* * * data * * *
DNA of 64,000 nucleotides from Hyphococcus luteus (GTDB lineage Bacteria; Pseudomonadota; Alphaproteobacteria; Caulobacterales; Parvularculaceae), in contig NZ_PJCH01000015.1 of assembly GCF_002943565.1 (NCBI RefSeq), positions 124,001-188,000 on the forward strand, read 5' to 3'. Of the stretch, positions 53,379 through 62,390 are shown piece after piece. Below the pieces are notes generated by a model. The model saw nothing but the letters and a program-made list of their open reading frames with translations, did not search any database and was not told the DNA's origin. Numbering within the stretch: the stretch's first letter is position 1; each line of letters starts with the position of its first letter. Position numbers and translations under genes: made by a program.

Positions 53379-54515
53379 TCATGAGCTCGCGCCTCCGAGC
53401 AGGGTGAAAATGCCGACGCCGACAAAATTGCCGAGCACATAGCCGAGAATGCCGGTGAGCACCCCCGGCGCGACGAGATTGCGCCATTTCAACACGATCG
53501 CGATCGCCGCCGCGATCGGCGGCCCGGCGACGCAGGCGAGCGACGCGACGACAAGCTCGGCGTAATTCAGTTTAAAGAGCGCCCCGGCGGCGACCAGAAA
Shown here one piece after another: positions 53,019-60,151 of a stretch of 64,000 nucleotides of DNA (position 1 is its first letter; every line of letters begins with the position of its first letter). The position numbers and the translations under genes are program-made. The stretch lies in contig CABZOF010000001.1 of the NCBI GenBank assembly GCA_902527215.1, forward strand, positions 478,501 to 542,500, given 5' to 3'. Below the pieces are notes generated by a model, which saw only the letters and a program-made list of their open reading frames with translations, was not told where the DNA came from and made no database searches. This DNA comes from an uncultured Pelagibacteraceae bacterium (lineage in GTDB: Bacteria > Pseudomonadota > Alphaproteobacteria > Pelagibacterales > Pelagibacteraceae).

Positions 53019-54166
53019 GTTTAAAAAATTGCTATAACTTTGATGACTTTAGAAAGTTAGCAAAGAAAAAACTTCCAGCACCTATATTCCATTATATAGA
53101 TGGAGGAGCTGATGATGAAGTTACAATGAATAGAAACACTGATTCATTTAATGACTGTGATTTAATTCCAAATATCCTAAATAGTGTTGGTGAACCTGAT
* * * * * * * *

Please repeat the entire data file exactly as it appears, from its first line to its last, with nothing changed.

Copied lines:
DNA of 64,000 nucleotides from Hyphococcus luteus (GTDB lineage Bacteria; Pseudomonadota; Alphaproteobacteria; Caulobacterales; Parvularculaceae), in contig NZ_PJCH01000015.1 of assembly GCF_002943565.1 (NCBI RefSeq), positions 124,001-188,000 on the forward strand, read 5' to 3'. Of the stretch, positions 53,379 through 62,390 are shown piece after piece. Below the pieces are notes generated by a model. The model saw nothing but the letters and a program-made list of their open reading frames with translations, did not search any database and was not told the DNA's origin. Numbering within the stretch: the stretch's first letter is position 1; each line of letters starts with the position of its first letter. Position numbers and translations under genes: made by a program.

Positions 53379-54515
53379 TCATGAGCTCGCGCCTCCGAGC
53401 AGGGTGAAAATGCCGACGCCGACAAAATTGCCGAGCACATAGCCGAGAATGCCGGTGAGCACCCCCGGCGCGACGAGATTGCGCCATTTCAACACGATCG
53501 CGATCGCCGCCGCGATCGGCGGCCCGGCGACGCAGGCGAGCGACGCGACGACAAGCTCGGCGTAATTCAGTTTAAAGAGCGCCCCGGCGGCGACCAGAAA
Shown here one piece after another: positions 53,019-60,151 of a stretch of 64,000 nucleotides of DNA (position 1 is its first letter; every line of letters begins with the position of its first letter). The position numbers and the translations under genes are program-made. The stretch lies in contig CABZOF010000001.1 of the NCBI GenBank assembly GCA_902527215.1, forward strand, positions 478,501 to 542,500, given 5' to 3'. Below the pieces are notes generated by a model, which saw only the letters and a program-made list of their open reading frames with translations, was not told where the DNA came from and made no database searches. This DNA comes from an uncultured Pelagibacteraceae bacterium (lineage in GTDB: Bacteria > Pseudomonadota > Alphaproteobacteria > Pelagibacterales > Pelagibacteraceae).

Positions 53019-54166
53019 GTTTAAAAAATTGCTATAACTTTGATGACTTTAGAAAGTTAGCAAAGAAAAAACTTCCAGCACCTATATTCCATTATATAGA
53101 TGGAGGAGCTGATGATGAAGTTACAATGAATAGAAACACTGATTCATTTAATGACTGTGATTTAATTCCAAATATCCTAAATAGTGTTGGTGAACCTGAT